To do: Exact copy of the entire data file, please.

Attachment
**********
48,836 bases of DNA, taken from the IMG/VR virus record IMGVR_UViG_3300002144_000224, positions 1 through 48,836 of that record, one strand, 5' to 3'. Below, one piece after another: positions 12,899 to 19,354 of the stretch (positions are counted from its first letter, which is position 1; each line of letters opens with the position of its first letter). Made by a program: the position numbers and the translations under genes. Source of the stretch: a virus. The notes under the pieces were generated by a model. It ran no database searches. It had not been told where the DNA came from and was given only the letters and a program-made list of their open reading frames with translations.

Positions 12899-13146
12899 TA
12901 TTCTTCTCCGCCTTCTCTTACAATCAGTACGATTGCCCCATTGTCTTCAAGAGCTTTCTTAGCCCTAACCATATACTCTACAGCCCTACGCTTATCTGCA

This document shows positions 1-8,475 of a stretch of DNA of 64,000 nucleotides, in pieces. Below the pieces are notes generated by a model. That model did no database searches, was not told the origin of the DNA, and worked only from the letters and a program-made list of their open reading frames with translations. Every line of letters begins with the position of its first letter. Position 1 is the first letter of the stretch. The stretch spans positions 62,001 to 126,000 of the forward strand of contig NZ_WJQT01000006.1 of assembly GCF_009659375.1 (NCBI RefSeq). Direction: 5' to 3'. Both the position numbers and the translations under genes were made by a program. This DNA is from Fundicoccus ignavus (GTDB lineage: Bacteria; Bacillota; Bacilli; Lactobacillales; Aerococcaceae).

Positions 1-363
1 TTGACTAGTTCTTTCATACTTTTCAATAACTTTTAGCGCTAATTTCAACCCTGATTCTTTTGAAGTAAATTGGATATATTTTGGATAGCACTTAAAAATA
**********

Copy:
48,836 bases of DNA, taken from the IMG/VR virus record IMGVR_UViG_3300002144_000224, positions 1 through 48,836 of that record, one strand, 5' to 3'. Below, one piece after another: positions 12,899 to 19,354 of the stretch (positions are counted from its first letter, which is position 1; each line of letters opens with the position of its first letter). Made by a program: the position numbers and the translations under genes. Source of the stretch: a virus. The notes under the pieces were generated by a model. It ran no database searches. It had not been told where the DNA came from and was given only the letters and a program-made list of their open reading frames with translations.

Positions 12899-13146
12899 TA
12901 TTCTTCTCCGCCTTCTCTTACAATCAGTACGATTGCCCCATTGTCTTCAAGAGCTTTCTTAGCCCTAACCATATACTCTACAGCCCTACGCTTATCTGCA

This document shows positions 1-8,475 of a stretch of DNA of 64,000 nucleotides, in pieces. Below the pieces are notes generated by a model. That model did no database searches, was not told the origin of the DNA, and worked only from the letters and a program-made list of their open reading frames with translations. Every line of letters begins with the position of its first letter. Position 1 is the first letter of the stretch. The stretch spans positions 62,001 to 126,000 of the forward strand of contig NZ_WJQT01000006.1 of assembly GCF_009659375.1 (NCBI RefSeq). Direction: 5' to 3'. Both the position numbers and the translations under genes were made by a program. This DNA is from Fundicoccus ignavus (GTDB lineage: Bacteria; Bacillota; Bacilli; Lactobacillales; Aerococcaceae).

Positions 1-363
1 TTGACTAGTTCTTTCATACTTTTCAATAACTTTTAGCGCTAATTTCAACCCTGATTCTTTTGAAGTAAATTGGATATATTTTGGATAGCACTTAAAAATA